HAC Foot Steps
Having been promoted to Ligue 1 ahead of schedule, and having spent only around £4m in improving the squad, the bookmakers had us in the bottom five of the league after we made our additions to the squad. The Board and the players weren’t holding out too much hope when it came to avoiding the drop either, with the expectations largely to fight bravely against relegation. Understandable when our wage expenditure was a Ligue 1 low of £9.63m (see later graphic for more on this).
Being overpowered by our fellow competitors in the Ligue 1 labour market is all well and good, but with an encouraging pre-season behind us, spirits are high. If we can remain tactically solid, then we stand half-a-chance against some of our opponents.
The defensive set-up is the most obvious place to start in analysing how HAC Foot are going to go about trying to survive in Ligue 1.
A traditional back five, sees a sweeper ‘keeper with clear guidance to distributor the ball out to those directly in front of him in order to maintain possession, with our aim for purposeful and considered build up. With a more aggressive left wing back and a right back playing as a full back on support provides width in attack but also tactical solidity out of possession because of the instinct of the right back to return back to his defensive position as possession is lost.
Since none of the options at centre back are especially gifted with the ball at their feet, they’re told to play it simple when passing. If they can reduce the risk of turning the ball over to the opposition, they cut the likelihood of the opponent being able to score should they win the possession with only a solitary defender or two between them and the goal. José Mourinho riled against possession statistics after defeat to Liverpool, “It is a little bit like the efficiency of players and sometimes you say: ‘The stats say Player B had 92% of efficiency in his passing.’ But the stats don’t say that player only made passes of two metres, they don’t say that the player was a centre-back who only passed to the other centre-back”. Whilst he has a point, I am still more comfortable with a centre back who can repeatedly make that pass, potentially away from the press, than one who is like a panicked chicken with a fox bearing down on him. This approach has seen us average 57% possession in our games up to the half way point – second only to PSG.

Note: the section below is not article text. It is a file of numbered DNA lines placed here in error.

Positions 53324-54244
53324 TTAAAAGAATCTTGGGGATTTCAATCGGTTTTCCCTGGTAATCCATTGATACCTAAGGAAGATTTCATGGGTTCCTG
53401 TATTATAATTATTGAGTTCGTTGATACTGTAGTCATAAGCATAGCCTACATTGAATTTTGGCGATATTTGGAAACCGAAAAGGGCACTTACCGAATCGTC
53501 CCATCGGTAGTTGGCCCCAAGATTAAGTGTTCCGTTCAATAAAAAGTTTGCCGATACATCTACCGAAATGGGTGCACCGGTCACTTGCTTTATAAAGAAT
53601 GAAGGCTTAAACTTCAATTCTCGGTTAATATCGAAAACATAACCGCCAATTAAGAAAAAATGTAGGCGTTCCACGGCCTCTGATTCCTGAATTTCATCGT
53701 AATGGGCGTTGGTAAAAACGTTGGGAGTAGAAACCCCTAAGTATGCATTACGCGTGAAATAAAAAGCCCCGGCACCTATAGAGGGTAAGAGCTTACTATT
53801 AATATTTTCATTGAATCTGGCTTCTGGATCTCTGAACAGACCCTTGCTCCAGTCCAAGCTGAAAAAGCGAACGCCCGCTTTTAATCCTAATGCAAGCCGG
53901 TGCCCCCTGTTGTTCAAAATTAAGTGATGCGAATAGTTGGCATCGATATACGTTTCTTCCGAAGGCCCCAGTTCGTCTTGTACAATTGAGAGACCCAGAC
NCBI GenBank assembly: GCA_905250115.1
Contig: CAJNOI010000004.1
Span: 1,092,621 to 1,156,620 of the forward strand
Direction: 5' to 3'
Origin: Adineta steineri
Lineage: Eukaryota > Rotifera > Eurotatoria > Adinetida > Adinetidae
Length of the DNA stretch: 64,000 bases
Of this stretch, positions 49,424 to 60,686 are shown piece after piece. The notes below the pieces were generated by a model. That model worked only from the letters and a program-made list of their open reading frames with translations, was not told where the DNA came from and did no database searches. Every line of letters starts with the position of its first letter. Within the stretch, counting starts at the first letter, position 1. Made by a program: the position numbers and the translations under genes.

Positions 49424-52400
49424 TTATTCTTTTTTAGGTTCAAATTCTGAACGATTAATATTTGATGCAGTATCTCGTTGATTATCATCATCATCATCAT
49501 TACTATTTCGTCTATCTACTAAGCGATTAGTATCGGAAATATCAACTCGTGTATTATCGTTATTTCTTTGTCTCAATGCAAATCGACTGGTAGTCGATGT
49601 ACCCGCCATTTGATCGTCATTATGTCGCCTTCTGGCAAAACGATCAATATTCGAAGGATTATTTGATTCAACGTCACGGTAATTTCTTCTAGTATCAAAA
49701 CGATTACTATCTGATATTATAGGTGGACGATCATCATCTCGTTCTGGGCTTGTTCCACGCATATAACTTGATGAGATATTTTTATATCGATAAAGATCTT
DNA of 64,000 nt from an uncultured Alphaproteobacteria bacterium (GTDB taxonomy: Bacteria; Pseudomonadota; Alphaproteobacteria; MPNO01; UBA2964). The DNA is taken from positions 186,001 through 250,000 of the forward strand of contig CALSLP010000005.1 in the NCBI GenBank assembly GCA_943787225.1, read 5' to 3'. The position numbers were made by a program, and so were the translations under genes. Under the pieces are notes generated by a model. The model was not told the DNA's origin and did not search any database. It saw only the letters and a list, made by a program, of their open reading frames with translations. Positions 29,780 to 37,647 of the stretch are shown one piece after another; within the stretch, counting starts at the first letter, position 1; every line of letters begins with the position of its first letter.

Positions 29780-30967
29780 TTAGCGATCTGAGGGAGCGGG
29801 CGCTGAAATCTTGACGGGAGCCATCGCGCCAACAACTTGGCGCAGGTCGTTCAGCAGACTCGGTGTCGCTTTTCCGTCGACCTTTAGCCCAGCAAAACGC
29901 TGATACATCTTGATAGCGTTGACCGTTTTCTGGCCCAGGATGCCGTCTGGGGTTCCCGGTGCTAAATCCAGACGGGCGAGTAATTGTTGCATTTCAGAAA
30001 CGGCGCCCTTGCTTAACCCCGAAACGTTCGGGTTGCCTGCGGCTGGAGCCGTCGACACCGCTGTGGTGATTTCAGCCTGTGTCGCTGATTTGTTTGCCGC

To provide some defensive rigidity, a defensive midfielder operates as a single pivot. However, the role varies depending upon those entrusted with their name in the playing eleven. If either of the HAC Foot stalwarts, Lekhal or Fontaine play, then they act as a deep lying playmaker, looking to recycle possession and keep the ball moving as we methodically look to pick our way through an opponent’s defence. Should we pick youth team graduate, Sébastien Briand, then he plays in his more natural role of a ball-winning midfielder, acting as a combatant, utilising his bravery, teamwork and aggression.
The remaining central midfielders are more set in their roles, a mezalla on the left and an advanced playmaker on the right. The latter has been rotated between another youth graduate, Abdelli, and loanee Hannibal, whilst Scott Fraser has been assigned the mezalla role he was signed for. When on song, Hannibal can take a game by the scruff of the neck and dictate play, looking head and shoulders over anyone else on the pitch. He is only young, but if he can improve his consistency, Manchester United could have a world beater on their books.
Down the left flank, on loan Nordin plays as a winger, utilising his pace and dribbling ability to stretch opposition defences. Dia has taken well to the inside forward role on the right, cutting inside with regularity, either to meet a cross or with the ball at his feet driving at the defence.